Posted by Doug on January 12, 2009
On Sunday morning, we posted some thoughts about the Titans' decision to kick a field goal instead of going on 4th-and-inches. Among the many considerations, perhaps the most important was this: what was the Ravens' chance of scoring on the ensuing drive? There was discussion of that in the post, and more in the comments, and the main disagreement centered on whether Ravens' previous ten drives from that very game were a better barometer of their chances of scoring than, say, the few hundred drives in which the Ravens offense and Titans defense took part during the 2008 season.
And this is an issue with broader applicability. You run into it all the time when you're trying to assess probabilities having to do with football (and probably other things too, but I wouldn't know anything about that).
Take Chris Johnson, for example. How is his career going to develop? The obvious thing to try is to find guys from the past who look like Chris Johnson looks now --- first round pick, very good rookie season, obscenely fast, playing on a successful team with a relatively conservative offense --- and see how they turned out.
The problem is trying to figure out exactly which guys "looked like Chris Johnson looks now." You might find a small handful of guys who resemble Johnson very closely. But estimates based on small handfuls tend not to be very reliable. So you're tempted to expand the sample size. And you can do that. But the price you pay is that you have to stretch the definition of what it means to be similar to Chris Johnson. If you want a bigger sample, the players in it will necessarily be, on average, less similar to Chris Johnson. Big sample is good, but less similar is bad. More similar is good, but small sample is bad. Where is the sweet spot? There is rarely an obvious answer.
And it's the same with estimating the Ravens' chances of scoring a field goal when starting from their own 30ish yard line at about the 4:00 mark of the fourth quarter on January 10th, 2009, against the Titans. Just as Chris Johnson is a special snowflake, so too is the drive by the Ravens at the 4:00 minute mark of the fourth quarter on January 10th, 2009.
The small-but-highly-relevant sample would be the ten Raven drives from earlier in that game. A bigger-but-less-relevant sample would be all Raven drives from the entire year. But there are a whole lot of drives in there that took place in better weather, against worse defenses, without hostile crowds that, you know, make it more difficult to snap the ball before the play clock expires.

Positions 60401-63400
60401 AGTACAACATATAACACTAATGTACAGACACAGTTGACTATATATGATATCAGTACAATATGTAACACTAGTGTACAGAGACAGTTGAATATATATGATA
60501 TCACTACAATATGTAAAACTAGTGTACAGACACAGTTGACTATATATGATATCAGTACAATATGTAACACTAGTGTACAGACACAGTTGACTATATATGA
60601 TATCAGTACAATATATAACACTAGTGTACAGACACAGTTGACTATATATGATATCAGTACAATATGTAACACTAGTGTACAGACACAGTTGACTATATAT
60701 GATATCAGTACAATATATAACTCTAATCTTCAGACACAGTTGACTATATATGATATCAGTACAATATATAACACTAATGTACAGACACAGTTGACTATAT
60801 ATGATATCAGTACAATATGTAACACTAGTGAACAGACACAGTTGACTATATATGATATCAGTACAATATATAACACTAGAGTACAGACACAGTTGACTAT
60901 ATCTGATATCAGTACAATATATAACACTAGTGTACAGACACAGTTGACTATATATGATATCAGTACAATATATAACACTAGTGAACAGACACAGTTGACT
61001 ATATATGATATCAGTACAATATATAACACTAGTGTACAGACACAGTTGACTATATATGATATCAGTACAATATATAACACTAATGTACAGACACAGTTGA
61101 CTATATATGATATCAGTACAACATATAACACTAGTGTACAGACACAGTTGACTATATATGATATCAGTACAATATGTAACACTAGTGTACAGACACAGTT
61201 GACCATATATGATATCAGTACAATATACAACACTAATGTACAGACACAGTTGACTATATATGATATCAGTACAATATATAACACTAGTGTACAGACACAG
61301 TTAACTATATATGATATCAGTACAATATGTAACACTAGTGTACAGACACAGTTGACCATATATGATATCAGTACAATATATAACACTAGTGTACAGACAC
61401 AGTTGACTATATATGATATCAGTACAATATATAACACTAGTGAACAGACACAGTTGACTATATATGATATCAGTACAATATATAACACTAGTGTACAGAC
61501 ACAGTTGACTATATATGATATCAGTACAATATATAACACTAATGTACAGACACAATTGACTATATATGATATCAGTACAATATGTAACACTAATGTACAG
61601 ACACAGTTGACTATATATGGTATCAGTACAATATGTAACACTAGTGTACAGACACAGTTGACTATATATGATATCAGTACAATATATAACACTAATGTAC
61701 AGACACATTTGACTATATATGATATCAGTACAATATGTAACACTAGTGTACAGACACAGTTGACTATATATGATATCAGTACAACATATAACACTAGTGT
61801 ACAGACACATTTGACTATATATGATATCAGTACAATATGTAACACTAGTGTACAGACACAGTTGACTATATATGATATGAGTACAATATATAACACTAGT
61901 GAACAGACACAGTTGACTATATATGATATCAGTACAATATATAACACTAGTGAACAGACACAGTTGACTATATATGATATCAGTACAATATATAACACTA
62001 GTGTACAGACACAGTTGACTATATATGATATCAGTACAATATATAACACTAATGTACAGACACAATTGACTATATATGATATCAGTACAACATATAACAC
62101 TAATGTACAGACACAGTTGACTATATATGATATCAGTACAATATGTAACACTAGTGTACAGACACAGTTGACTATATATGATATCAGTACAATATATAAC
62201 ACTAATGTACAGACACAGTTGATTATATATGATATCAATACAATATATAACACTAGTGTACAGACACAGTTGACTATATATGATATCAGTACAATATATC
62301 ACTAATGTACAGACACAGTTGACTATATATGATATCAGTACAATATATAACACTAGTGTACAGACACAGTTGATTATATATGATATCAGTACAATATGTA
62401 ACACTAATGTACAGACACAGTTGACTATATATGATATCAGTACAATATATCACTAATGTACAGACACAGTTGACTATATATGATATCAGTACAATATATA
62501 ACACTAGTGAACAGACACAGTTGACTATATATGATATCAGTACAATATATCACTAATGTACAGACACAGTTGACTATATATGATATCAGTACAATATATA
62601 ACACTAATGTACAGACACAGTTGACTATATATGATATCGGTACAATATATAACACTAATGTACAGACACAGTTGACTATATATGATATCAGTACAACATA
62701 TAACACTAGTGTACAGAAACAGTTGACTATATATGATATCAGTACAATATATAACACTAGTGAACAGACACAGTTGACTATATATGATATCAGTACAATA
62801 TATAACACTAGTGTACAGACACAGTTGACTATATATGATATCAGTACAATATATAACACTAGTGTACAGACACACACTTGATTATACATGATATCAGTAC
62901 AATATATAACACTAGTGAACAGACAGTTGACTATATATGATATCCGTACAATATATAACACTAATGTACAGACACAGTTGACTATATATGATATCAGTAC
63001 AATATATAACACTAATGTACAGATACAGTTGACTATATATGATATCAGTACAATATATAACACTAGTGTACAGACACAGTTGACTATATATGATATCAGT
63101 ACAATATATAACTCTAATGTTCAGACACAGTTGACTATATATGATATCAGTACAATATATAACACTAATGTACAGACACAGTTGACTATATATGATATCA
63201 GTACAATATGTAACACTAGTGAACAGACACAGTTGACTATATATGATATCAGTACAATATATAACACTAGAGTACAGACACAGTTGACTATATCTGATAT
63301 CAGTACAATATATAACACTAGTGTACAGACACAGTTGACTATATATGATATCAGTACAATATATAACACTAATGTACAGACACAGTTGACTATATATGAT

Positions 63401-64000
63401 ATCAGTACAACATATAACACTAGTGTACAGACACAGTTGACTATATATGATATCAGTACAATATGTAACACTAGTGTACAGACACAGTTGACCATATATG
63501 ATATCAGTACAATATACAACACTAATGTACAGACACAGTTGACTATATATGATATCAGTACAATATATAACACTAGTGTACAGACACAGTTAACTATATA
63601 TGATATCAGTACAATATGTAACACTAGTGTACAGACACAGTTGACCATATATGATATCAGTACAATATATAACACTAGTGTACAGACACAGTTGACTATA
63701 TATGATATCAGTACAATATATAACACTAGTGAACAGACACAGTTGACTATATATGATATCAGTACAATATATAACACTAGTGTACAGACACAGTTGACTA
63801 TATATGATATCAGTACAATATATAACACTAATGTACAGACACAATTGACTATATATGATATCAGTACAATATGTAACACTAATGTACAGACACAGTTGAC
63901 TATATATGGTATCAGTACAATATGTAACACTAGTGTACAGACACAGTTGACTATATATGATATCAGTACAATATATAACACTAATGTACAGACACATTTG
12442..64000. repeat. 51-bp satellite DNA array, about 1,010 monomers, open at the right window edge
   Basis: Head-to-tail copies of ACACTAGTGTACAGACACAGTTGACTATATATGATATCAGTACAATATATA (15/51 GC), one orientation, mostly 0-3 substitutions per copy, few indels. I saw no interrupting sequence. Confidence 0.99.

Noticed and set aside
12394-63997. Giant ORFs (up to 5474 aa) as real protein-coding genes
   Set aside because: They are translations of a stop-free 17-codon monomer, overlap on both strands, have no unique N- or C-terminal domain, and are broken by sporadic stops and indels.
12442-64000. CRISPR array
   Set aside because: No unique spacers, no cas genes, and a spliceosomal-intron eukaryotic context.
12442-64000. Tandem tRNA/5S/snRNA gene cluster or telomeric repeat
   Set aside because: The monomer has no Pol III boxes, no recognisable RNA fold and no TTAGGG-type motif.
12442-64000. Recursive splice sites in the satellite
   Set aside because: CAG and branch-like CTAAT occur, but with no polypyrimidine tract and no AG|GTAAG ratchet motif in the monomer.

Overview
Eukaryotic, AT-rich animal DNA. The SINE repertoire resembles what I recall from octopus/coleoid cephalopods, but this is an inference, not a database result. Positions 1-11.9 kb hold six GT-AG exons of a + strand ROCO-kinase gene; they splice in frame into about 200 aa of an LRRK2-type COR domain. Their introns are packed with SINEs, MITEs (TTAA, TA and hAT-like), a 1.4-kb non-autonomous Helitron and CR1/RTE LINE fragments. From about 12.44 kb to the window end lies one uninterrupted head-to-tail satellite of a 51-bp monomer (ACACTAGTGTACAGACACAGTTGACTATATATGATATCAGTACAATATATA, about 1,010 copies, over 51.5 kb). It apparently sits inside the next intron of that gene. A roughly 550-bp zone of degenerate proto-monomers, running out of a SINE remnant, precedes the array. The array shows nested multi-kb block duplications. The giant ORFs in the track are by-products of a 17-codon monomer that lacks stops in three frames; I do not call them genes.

You could limit your comparison to Raven drives against good defenses, on the road, in a tie game. If you did so, even if your sample was big enough (which it wouldn't be at that point), you'd still be missing the possibility that there was something special about this good defense in these field/crowd/weather conditions on this day.
You get the point.
I'm not going to attempt to estimate the Ravens' chances of scoring on that drive. Instead, I'm going to look at a similar but broader question, and I'll let you decide how or if it applies to this situation. The question is this: when a team plays bad offense for three quarters, does it play bad offense in the fourth?
Here's what I did.
I looked at every game from 1983 to 2007 which was tied after three quarters. I wanted to restrict the sample to tied-after-three-quarters games to eliminate as much as possible the possibility that garbage time points would pollute the results. Since I've got a quarter-century's worth of games, I can do that and still have a decent sized sample, more than 300 games.
To establish an expectation for a given team's offense, I used the Vegas line and over-under to generate a projected point total for each team. For example, the Ravens were a 3-point underdog against the Titans and the over-under was 33.5. Putting these together implies an expectation of about 15.25 points for Baltimore (and 18.25 for the Titans). [yes, we now have Vegas lines back to 1983, and yes, they will be integrated into the site soon.]
In all those games, the teams scored, on average, 68.8% of their points in the first three quarters, and 31.2% in the fourth (I ignored overtimes).
Therefore I declared that an offense was having a Bad Day if, during the first three quarters of their game, they scored less than 68.8% of their projected point total. Otherwise, they were having a Good Day.
Then I looked at the actual fourth quarter points for each team, and compared that to the projected fourth quarter points (which would be 31.2% of the overall projected points). Here are the averages for each group:
Teams that were having a bad day through three quarters
First three quarters: 5.00 points below their projected first-3-quarters total. (1.67 points per quarter)
Fourth quarter: 0.41 points below projected 4th-quarter total.
Teams that were having a good day through three quarters
First three quarters: 6.28 points above their projected first-3-quarters total. (2.09 points per quarter)
Fourth quarter: 0.64 points above projected 4th-quarter total.
The Bad Day teams went from 1.67 points per quarter below expectation to .41 points per quarter below expectation. The Good Day teams went from 2.09 PPQ above expectation to .64 points above. In both cases, the teams' fourth quarter performances, on average, landed roughly a quarter to 30% of the way between their prior expectation and their in-that-game expectation, closer to the prior expectation.
So the pre-game estimate seems to be a bit better than the game-so-far estimate, if you had to pick just one of them. But it might be wrong to not adjust it at all based on the results of the first three quarters.